It’s only June 24, but the Detroit Tigers are already open for business. General manager Al Avila told reporters on Friday that the team would listen to trade offers as they come in, and not necessarily wait until July to decide their fate. While he didn’t explicitly say so, Avila’s comments suggested the team has already decided to sell.
However, there are various degrees of selling, and they have been debated tirelessly in the Bless You Boys comments over the past few weeks. Should the team only trade pending free agent J.D. Martinez? Or are they better served having a fire sale, getting rid of everything not bolted down in hopes of expediting a full rebuild?
Personally, I don’t want to see huge changes. The Tigers should sell off pending free agents like J.D. Martinez and Alex Avila, as well as field offers for relievers like Justin Wilson and Shane Greene. Longer term contracts like Justin Verlander and Ian Kinsler will be more difficult to move, and their performance this season has probably diminished their value enough that the return won’t be what the Tigers are hoping for. Improvement from the team’s young pitching plus any additions made either at the deadline or this offseason could put them back into contention. There is no rush to trade the big names on the roster.
Let’s ask the rest of the staff, though.
This week's question: What should the Tigers do at the trade deadline?
Cameron: The Tigers should go into teardown mode at the deadline. As much as it pains me to say this, waving goodbye to J.D. Martinez, Ian Kinsler, and Alex Avila, along with bullpen arms like Wilson-squared and Shane Greene now will be a worthwhile endeavor. While J.D. is the most valuable of the group, moving other pieces now will help to add some depth to a farm system that desperately needs it. Don't expect to land a top 25 prospect for any of these guys, but getting something in return for the future is better than allowing them to waste away in the present. Justin Verlander is underperforming and Miguel Cabrera's contract is unmovable, so I don't see them going anywhere, which puts the Tigers in a sticky situation given some of their big contracts. However, it's clear the club isn't going to compete this season, and next year also looks bleak at the moment. The focus now should be on acquiring young assets, and that focus will allow the Tigers to continue losing, assuring them a top-10 draft pick next year.
Brandon: The question is also, what can the Tigers do? I find it hard to believe that they are going to be able to move Verlander right now. If he was pitching like last year it would be easier. I also don't see good reason to do it unless you're getting a high quality prospect package back; you won't, even if the Tigers pay part of his salary. Teams are all over the idea of selling off everything not nailed down at the deadline. It's going to be a market heavily weighted to the buyers.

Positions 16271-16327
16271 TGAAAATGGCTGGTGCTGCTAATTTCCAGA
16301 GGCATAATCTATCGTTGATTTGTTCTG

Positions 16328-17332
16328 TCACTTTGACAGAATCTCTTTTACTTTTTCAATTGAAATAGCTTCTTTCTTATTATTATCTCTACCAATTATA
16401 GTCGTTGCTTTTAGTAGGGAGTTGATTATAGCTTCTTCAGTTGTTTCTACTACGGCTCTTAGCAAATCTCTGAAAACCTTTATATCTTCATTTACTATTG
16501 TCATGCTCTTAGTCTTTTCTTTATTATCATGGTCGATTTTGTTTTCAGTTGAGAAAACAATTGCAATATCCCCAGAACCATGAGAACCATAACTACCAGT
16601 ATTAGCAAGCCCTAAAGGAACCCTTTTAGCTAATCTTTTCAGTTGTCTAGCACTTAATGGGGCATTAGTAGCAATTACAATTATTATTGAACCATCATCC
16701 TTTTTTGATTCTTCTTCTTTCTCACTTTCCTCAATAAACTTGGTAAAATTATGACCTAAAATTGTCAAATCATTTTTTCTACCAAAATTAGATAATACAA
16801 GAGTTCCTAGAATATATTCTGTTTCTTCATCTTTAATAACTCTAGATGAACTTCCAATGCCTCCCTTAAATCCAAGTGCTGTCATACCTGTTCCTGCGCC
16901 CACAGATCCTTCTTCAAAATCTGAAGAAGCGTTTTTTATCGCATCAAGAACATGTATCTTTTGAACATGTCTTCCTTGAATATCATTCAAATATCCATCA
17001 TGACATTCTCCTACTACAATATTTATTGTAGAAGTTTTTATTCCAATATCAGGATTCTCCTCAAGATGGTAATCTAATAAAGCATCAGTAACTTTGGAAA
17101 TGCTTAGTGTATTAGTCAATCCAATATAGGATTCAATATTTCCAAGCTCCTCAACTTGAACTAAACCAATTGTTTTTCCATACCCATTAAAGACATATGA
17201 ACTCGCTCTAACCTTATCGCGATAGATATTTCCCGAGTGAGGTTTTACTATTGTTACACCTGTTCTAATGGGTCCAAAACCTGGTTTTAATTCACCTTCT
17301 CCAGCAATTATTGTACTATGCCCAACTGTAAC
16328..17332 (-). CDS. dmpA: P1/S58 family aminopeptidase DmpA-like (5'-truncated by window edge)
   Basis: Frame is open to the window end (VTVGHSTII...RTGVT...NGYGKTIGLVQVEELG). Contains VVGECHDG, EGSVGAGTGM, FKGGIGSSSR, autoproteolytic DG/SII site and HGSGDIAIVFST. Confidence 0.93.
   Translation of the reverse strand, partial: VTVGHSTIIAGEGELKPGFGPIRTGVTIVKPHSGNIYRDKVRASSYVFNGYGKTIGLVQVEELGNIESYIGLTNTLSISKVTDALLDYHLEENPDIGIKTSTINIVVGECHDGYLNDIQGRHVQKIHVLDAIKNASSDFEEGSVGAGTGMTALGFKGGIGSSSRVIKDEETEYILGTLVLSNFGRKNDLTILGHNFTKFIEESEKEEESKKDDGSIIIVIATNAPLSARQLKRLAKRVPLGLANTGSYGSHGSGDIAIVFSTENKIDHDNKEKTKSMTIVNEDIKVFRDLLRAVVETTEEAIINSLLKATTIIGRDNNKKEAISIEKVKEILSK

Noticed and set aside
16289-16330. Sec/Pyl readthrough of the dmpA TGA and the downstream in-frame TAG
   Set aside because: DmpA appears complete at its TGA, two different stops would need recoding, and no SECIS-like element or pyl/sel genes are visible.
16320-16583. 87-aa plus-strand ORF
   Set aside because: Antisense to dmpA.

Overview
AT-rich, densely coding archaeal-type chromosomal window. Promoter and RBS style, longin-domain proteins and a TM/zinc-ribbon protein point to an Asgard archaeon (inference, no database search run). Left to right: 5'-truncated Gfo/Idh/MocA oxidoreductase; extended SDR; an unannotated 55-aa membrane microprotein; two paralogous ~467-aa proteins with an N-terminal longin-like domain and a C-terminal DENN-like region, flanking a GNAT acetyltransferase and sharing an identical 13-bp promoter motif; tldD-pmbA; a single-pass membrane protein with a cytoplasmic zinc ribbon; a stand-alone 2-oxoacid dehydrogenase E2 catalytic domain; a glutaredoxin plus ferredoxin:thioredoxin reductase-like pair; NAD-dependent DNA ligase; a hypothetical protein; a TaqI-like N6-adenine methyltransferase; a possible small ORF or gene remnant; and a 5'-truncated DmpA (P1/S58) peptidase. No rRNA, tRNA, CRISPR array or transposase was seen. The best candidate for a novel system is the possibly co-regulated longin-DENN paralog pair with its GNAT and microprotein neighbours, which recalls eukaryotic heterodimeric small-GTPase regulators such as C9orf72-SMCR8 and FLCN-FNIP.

So, J.D. as the premier bat available should get you a good prospect. I would try to move Upton too, but that feels iffy as teams aren't going to know if they are getting a half season, or a long, multi-year contract. Alex Avila, Justin Wilson... these are your pieces to sell. Building the bridge without saddling the team with further multi-year deals is the play, in my opinion. SELL EVERYTHING... well, that just isn't a reasonable stance or expectation.
Jeff: The Tigers are stuck. Their television contract is about to expire, so they can't afford to lose too many fans in this rebuilding process. That means keeping their most popular players around, Miguel Cabrera and Justin Verlander. However, they don't have enough talent to compete at the moment and they don’t have enough money to increase payroll. Therefore, they either do nothing or only sell off as much as needed. Under a full rebuild, Ian Kinsler, Alex Avila, Justin Wilson, and maybe Jose Iglesias and Nick Castellanos would get traded. However, they cannot afford to trade too many players that fans completely lose interest and the Tigers lose out on a big TV deal.
Jay: The theme of this year's trade deadline ought to be "Sell, Sell, Sell!" The mighty Tigers of recent years are no longer, and it has been made very clear that owner Chris Ilitch is unwilling to add salary to make the team better. That means that in order to upgrade a position of need, Avila would have to work out a trade for a cost-controlled young starter. That would cost such a haul of prospects it would be foolish to even pursue a trade. That leaves two options: standing pat or selling. Standing pat would be foolish as well. There is almost no chance the Tigers somehow transform into a championship team anytime soon without any roster change. Avila should go into this with the mindset that he needs to sell, but tread carefully. If everything goes well, the Tigers farm will become very good, but it is unlikely that teams will pay the army of prospects that the Tigers’ stars once would have commanded. However, a few good trades could help ensure a better future for Detroit's ball club.